Patch has been the story in the week leading up to the 2017 Kentucky Derby. Yes, the horse is missing his left eye. No, it does not prevent him from competing at a high level.
As fate would have it, Patch got the 20 post at Churchill Downs, an unfavorable draw for a horse with full sight, much less Patch. Famed trainer Todd Pletcher is quick to point out that Patch wants to be treated like any other horse.
“We thought there might be a period where he needed to adjust, that he would carry himself a little differently,” Pletcher told ESPN. “Actually, he showed no ill effects from [losing his eye] it at all.”
Patch is owned by Calumet Farms and ridden by Tyler Gaffalione who is making his Kentucky Derby debut. Win or lose, Patch has become an inspiration to fans across the country.
Learn more about the one-eyed horse.
1. Patch Lost His Left Eye in July 2016
According to ABC, Patch joins three other horses who have raced in the Kentucky Derby with just one eye. Patch hopes to be the first to find the Winner’s Circle at Churchill Downs. According to ESPN, Imperialism did the best of any horse with sight complications with his third-place finish in 2004.
The exact cause of the eye injury is still a bit of a mystery. Trainer Todd Pletcher explained the timeline of events to ESPN.
“We found him in his stall with the eye swollen, almost shut, heavy tearing,” Pletcher told ESPN. “There was no indication he had been cast, no scratches around the eye. We called the vet and treated him right away. They decided they couldn’t save the eye. [The vet] said it looked like there was inflammation in the globe of the eye.”
2. The Horse Is Trained by Notable Trainer Todd Pletcher
While Patch has overcome a lot, he is in good hands with Pletcher. According to the USA Today, Pletcher’s three horses in the 2017 Kentucky Derby tied him for the most starts in Derby history with 48. In addition to Patch, Pletcher has Always Dreaming and Tapwrit in the race.
Pletcher spoke with FOX News about seeing Patch’s popularity rise.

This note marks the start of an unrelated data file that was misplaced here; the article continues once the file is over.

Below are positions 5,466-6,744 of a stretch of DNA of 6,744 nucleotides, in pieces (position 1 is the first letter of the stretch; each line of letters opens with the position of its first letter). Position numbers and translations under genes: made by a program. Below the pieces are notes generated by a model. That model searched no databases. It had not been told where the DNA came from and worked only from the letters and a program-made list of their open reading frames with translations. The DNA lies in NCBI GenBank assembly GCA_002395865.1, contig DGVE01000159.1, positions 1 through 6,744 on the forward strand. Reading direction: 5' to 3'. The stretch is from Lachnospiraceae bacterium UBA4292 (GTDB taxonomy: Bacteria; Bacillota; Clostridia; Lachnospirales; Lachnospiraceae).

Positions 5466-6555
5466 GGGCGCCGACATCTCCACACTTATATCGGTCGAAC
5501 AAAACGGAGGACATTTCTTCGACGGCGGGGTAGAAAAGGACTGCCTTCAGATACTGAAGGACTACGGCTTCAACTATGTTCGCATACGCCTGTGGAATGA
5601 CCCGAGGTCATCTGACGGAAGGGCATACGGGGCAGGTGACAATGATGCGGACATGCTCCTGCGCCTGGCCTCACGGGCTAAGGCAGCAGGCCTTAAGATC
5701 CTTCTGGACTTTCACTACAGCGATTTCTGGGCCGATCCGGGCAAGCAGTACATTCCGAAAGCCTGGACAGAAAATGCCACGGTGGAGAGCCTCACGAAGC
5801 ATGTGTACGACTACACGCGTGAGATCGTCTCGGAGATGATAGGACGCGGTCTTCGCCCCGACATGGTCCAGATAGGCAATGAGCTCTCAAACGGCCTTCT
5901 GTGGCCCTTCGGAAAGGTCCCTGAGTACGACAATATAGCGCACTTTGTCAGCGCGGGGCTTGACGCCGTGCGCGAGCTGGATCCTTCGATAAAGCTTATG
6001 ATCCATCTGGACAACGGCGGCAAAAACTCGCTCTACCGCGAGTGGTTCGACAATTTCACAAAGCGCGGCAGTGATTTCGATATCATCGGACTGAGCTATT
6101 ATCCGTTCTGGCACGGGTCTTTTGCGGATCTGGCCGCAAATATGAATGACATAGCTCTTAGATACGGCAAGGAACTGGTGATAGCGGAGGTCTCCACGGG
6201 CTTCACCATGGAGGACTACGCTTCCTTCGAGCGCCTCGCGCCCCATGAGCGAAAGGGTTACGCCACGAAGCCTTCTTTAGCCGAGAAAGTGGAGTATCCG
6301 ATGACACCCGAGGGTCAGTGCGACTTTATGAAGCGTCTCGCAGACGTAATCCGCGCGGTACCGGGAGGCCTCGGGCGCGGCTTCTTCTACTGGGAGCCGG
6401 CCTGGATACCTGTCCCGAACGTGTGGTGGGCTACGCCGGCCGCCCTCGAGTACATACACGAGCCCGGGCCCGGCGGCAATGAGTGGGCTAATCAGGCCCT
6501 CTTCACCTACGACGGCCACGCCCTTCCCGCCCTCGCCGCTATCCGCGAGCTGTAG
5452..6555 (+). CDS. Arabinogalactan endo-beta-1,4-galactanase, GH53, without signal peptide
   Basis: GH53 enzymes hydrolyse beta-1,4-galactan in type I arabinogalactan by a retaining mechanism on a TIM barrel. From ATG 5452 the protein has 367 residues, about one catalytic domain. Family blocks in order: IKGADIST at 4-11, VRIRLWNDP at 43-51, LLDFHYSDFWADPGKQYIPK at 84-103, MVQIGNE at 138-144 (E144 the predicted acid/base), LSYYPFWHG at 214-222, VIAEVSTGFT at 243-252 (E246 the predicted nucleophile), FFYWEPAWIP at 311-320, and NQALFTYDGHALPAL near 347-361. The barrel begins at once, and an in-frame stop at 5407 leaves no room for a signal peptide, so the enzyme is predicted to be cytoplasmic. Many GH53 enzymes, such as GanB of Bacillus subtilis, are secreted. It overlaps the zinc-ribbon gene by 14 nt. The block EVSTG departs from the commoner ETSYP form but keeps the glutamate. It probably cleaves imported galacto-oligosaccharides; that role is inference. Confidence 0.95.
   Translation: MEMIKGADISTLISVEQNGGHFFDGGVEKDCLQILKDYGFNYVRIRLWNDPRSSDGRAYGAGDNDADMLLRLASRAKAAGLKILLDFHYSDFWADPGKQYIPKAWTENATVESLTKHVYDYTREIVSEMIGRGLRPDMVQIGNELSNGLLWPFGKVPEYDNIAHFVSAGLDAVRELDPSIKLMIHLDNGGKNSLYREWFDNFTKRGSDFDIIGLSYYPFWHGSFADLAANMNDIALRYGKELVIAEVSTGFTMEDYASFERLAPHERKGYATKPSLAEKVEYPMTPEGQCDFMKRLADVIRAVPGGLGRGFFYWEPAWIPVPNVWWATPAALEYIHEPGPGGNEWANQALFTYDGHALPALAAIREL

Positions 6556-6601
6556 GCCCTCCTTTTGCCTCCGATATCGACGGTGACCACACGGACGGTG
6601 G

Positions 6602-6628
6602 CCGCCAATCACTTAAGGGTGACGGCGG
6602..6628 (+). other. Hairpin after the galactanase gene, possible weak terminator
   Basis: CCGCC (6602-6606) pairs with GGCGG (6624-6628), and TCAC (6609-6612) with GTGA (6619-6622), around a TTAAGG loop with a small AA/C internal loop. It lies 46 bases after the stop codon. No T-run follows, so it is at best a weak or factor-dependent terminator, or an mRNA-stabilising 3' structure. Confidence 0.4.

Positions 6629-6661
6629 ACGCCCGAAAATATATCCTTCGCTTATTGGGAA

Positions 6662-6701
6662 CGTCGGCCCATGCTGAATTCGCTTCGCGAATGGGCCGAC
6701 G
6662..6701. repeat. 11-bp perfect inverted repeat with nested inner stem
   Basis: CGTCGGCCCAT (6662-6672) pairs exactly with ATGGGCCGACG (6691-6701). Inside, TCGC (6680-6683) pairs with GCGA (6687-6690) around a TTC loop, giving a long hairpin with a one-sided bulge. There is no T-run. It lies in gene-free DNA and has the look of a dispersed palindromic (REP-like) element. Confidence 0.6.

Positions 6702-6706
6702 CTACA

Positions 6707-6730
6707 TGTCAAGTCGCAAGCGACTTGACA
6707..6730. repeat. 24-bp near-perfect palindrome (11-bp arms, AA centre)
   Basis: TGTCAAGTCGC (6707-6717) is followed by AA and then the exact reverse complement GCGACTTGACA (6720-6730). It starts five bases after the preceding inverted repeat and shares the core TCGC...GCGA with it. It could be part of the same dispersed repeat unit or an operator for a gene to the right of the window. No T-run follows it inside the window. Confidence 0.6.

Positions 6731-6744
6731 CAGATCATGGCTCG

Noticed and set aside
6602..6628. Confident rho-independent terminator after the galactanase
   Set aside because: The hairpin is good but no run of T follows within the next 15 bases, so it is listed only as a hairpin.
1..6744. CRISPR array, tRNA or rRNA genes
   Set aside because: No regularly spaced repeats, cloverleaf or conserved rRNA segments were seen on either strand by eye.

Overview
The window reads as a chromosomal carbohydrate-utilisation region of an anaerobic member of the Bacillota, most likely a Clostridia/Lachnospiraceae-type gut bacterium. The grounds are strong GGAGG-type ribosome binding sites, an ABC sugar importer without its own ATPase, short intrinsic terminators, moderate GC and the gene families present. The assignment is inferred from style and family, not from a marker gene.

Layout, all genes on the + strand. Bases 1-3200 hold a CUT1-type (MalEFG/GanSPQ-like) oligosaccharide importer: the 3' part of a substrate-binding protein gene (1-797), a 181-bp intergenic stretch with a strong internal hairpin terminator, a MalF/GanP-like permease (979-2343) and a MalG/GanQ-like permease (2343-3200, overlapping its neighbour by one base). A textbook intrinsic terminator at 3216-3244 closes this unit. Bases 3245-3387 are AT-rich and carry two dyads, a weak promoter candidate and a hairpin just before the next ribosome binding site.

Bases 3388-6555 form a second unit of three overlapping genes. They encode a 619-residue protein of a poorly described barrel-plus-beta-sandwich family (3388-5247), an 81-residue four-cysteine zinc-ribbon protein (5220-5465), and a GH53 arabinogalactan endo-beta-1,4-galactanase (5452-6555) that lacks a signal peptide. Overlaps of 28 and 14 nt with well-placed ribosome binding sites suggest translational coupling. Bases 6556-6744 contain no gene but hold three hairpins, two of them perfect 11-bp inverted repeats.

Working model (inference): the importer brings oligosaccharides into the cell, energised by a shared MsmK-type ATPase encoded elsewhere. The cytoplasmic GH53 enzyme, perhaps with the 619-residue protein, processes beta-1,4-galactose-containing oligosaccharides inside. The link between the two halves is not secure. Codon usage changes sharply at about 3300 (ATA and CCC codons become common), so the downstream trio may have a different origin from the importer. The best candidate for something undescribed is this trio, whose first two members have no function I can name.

”I kind of anticipated Patch would become pretty popular,” Pletcher told FOX News. ”It’s an intriguing story and he’s a really, really cool horse to be around. He’s very laid back, very professional, very straightforward to train.”
3. Patch Entered the Kentucky Derby With Little Race Experience
Pletcher has explained his main concern with Patch is not his eye but his lack of race experience. While Patch qualified for the Kentucky Derby, he only had three prior races in 2017 heading into Churchill Downs.
Patch came in second in the Louisiana Derby. His two prior races came at Gulfstream Park where he won in February and came in second in January. After his eye surgery, the horse did not race as a two-year-old leaving him with less racing experience than most of his peers.
4. Patch Received His Name Before He Lost His Eye
Given he only has one eye, the name patch fits with the horse. The name is more of a coincidence than fans may think. According to the Courier-Journal, the horse was named Patch before he lost his eye.
According to the Kentucky Derby, the name was a nod to his sire, Union Rags. It would turn out to have a deeper meaning as Patch’s life went on.
Pletcher explained to the Courier-Journal that the eye injury has not been an issue.
“It’s a credit to him and his professionalism that he was able to adapt so seamlessly to it,” Pletcher told the Courier-Journal. “I was concerned that it might compromise his ability in some way or the way he carried himself. I guess you don’t know for sure but it certainly doesn’t seem like it has.”
5. Patch Was Purchased in Utero With His Mother Windyindy
She gave birth to Patch on March 18, 2014. Three years later her foal would be competing at Churchill Downs in the Kentucky Derby. Patch spent his early years training at Stonestreet Training Center near Ocala, Florida.
Gaffalione will make his Derby debut riding Patch. Gaffalione is far from a newcomer to horse racing. According to Thoroughbred Daily News, he is a third-generation jockey. He spoke about Patch’s demeanor and what it will be like to race at the Derby.
“His pedigree says he will run all day,” Gaffalione told Thoroughbred Daily News. “He doesn’t have the quickest acceleration, but he keeps coming, keeps coming. I’m really thrilled about this horse. I think he has a very bright future…I’ve never been to Churchill Downs on Derby Day but have watched the race from home for as long as I can remember. Even from home, when they show the jocks walking out of the jocks room and play My Old Kentucky Home I get that feeling in my stomach. I can’t imagine actually being a part of it.”